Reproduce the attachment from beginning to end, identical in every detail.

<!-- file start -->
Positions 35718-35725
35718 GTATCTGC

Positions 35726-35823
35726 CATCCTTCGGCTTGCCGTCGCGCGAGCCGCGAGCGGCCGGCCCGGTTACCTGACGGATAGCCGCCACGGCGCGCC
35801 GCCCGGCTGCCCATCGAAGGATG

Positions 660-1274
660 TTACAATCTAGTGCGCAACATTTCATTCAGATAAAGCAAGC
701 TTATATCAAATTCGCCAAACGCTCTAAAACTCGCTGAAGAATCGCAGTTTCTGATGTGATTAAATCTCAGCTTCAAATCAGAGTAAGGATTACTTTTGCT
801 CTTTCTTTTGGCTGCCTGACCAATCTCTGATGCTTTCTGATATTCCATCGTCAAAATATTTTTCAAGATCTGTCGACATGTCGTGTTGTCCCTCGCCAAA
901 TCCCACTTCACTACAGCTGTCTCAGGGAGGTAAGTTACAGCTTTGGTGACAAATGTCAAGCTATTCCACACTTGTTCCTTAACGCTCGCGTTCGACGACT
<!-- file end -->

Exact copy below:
Positions 35718-35725
35718 GTATCTGC

Positions 35726-35823
35726 CATCCTTCGGCTTGCCGTCGCGCGAGCCGCGAGCGGCCGGCCCGGTTACCTGACGGATAGCCGCCACGGCGCGCC
35801 GCCCGGCTGCCCATCGAAGGATG

Positions 660-1274
660 TTACAATCTAGTGCGCAACATTTCATTCAGATAAAGCAAGC
701 TTATATCAAATTCGCCAAACGCTCTAAAACTCGCTGAAGAATCGCAGTTTCTGATGTGATTAAATCTCAGCTTCAAATCAGAGTAAGGATTACTTTTGCT
801 CTTTCTTTTGGCTGCCTGACCAATCTCTGATGCTTTCTGATATTCCATCGTCAAAATATTTTTCAAGATCTGTCGACATGTCGTGTTGTCCCTCGCCAAA
901 TCCCACTTCACTACAGCTGTCTCAGGGAGGTAAGTTACAGCTTTGGTGACAAATGTCAAGCTATTCCACACTTGTTCCTTAACGCTCGCGTTCGACGACT